dirtSimple.orgwhat stands in the way, becomes the way

Book Sales Update

I’ve now shipped signed and numbered copies of You, Version 2.0 to eleven countries.  About half of the books went to the US, and then there were multiple copies to each of Britain, Australia, Germany, and Israel.  The remaining countries (Spain, Norway, France, Switzerland, Poland, and the Netherlands) have only had one copy sent to each.

Over the last week, I kept forgetting to turn off the shopping cart option that lets people request a custom signature, even though I’d meant to leave that offer open for only 48 hours.  But people kept ordering, so I figured, “what the heck”.  Also, I found this post which convinced me I should maybe leave the offer open a few days more, just to give everybody a chance.  So, “what the heck”, I’ll leave the custom signature offer open through Sunday.

I haven’t done the detailed numbers yet, but I think I may have almost broken even at this point.  That is, I think I may have received enough dollars in sales to pay for all the initial costs of setup, printing, credit card charges, packaging and shipping.  At least it’s getting real close.  So, now I need to sell the rest of the books so that I can actually get some money for myself.  🙂  That’s the downside of being your own publisher: you have to put up all the money and take all the risk.  But at least at this point if no more books were sold, I would only have lost a little money and a lot of time.  (Ouch.)

Speaking of risk, I was originally planning to have this article delve into the dangers of cost accounting for small business management, explaining why the amount of capital at risk and time-to-payback are much more impactful on a small business venture than per-item margins.  But you probably don’t care about any of that unless you’re running a small business that buys or produces inventory and sells it.  Like, oh, say, a publishing company.  🙂  Still, some of the cost accounting fallacies are relevant for almost any kind of business, and understanding how to use simulations to “run the numbers” is important for any investment.

But I’ve had a pretty busy day today: I’ve been using my new multitasking skills to work on personal projects as well as on professional ones.  The last few evenings I’ve been spinning off software packages out of PEAK into individual projects (as you might’ve seen via PyPI if you’re a Python programmer).  So I’m going to take the rest of the evening off now, and save the capital-at-risk and Monte Carlo simulation stuff for another time, assuming anybody’s even interested in that.

So have a good one, and don’t forget to order your copy of You, Version 2.0 now.  🙂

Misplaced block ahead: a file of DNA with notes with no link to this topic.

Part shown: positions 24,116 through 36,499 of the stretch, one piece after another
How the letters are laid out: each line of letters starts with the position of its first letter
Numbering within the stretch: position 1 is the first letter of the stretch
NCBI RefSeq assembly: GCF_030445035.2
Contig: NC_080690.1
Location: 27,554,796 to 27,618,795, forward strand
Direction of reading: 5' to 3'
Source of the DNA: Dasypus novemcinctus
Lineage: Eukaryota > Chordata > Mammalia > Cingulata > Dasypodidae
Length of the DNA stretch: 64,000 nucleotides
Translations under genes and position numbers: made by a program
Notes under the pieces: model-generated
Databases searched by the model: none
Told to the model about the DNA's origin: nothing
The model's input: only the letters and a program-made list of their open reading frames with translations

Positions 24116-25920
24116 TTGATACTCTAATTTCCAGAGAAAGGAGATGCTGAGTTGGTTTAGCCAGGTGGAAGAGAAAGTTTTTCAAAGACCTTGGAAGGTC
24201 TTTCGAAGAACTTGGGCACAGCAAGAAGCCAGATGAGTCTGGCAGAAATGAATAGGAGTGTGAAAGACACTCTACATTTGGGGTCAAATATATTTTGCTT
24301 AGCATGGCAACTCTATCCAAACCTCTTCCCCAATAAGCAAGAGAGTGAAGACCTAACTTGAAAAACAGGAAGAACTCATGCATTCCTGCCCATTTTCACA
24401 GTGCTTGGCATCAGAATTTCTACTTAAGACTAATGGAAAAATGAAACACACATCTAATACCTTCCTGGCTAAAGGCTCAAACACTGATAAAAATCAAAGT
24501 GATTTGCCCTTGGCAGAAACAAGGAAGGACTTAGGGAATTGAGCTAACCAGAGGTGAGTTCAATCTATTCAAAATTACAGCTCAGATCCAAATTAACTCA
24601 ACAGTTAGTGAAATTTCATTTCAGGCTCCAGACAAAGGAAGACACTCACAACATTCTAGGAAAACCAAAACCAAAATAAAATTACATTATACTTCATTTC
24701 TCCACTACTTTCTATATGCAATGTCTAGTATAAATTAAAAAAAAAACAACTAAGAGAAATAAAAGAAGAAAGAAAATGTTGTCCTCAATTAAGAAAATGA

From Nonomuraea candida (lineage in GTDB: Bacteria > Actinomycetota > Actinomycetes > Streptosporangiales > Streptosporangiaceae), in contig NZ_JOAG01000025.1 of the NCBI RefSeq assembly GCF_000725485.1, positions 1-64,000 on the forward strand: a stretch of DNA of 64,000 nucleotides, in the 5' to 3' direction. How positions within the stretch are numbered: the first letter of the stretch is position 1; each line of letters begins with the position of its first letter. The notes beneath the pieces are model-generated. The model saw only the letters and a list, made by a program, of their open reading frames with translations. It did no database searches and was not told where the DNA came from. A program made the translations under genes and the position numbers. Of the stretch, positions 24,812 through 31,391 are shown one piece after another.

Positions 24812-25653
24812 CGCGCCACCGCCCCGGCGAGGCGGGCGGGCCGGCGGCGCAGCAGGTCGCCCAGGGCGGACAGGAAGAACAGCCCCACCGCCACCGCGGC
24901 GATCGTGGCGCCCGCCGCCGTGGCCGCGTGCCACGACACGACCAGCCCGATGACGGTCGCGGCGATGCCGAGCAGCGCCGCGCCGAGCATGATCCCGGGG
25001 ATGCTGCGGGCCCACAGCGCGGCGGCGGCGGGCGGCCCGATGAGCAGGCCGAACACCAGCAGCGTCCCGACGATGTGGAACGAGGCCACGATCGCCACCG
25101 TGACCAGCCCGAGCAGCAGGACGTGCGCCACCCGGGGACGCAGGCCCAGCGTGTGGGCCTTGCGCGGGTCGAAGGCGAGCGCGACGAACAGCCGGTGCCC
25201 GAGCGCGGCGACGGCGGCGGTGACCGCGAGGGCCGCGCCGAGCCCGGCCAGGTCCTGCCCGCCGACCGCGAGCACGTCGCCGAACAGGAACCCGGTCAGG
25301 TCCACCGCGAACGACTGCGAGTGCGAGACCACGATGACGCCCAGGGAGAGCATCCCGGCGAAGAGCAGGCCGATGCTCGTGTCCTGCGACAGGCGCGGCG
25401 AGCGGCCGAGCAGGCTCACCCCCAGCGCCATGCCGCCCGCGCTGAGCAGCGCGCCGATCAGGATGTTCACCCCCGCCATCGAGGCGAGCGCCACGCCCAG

Join the discussion
  • Speaking of books, could you put up a page with your book recommendations? With the stuff you read that inspires your articles. I think you can make money off recomendations too.

  • I’ve still been thinking about ordering the book, but one of the sticking points for me is the price. I can afford it, but $30 is steep for what’s basically one new essay. Hit me with a $12-15 paperback and I’m there. It’s still steep for one essay, but I’ve enjoyed reading the rest of them and am sure I owe you something.

    One other thing that I’d think could help sales is a better description of the physical book – is it hardcover?

  • Come now, $30 may be steep for “an essay”, but how much is changing your life worth? You’ll only have to pay for the book once, but what you’ll learn and the changes you’ll make with what you learn will last you a lifetime.

    But if the price bothers you that much, think of it this way: it’s really only about $1.28 per essay, including US shipping. Are you really going to say you haven’t been getting a lot more than $1.28 of value out of my essays?

    If you haven’t, you must not be applying what you read. Which then makes sense, because you’re basically trying to compare the book against the cost of entertainment, not the value of improving yourself.

    Finally, note that psych researchers have found that the self-esteem boost that people get from buying self-help products is proportional to the price they pay for them, because it reflects a conscious decision for how much they value themselves. A bigger investment means you’re valuing yourself more, resulting in a corresponding boost to your self-esteem.

    And that’s just one of several reasons why this book is actually the *least* expensive self-improvement product I plan to create. I find it hard to imagine what I would ever sell for $12. A one-page list of bullet points, perhaps? 🙂 Nah, that kind of super-concentrated condensation should cost extra. 😉

  • Well, I guess that’s the difference – entertainment vs self-improvement. I find the blog interesting in a Mind Hacks sort of way, but almost certainly haven’t been applying the principles – I guess I’m satisfied with my life as it is. If I come around to feeling the need for improvement, I guess I’ll have to cough up $30 plus or come to it the hard way (i.e. repeat your derivation of the formula, which I suspect is the only way these things stick, anyway).

    Good luck with the venture, and thanks for the blog.



Stay In Touch

Follow our feeds or subscribe to get new articles by email on these topics:

  • RSS
  • RSS
  • RSS


Get Unstuck, FAST

Cover photo of "A Minute To Unlimit You" by PJ Eby
Skip to toolbar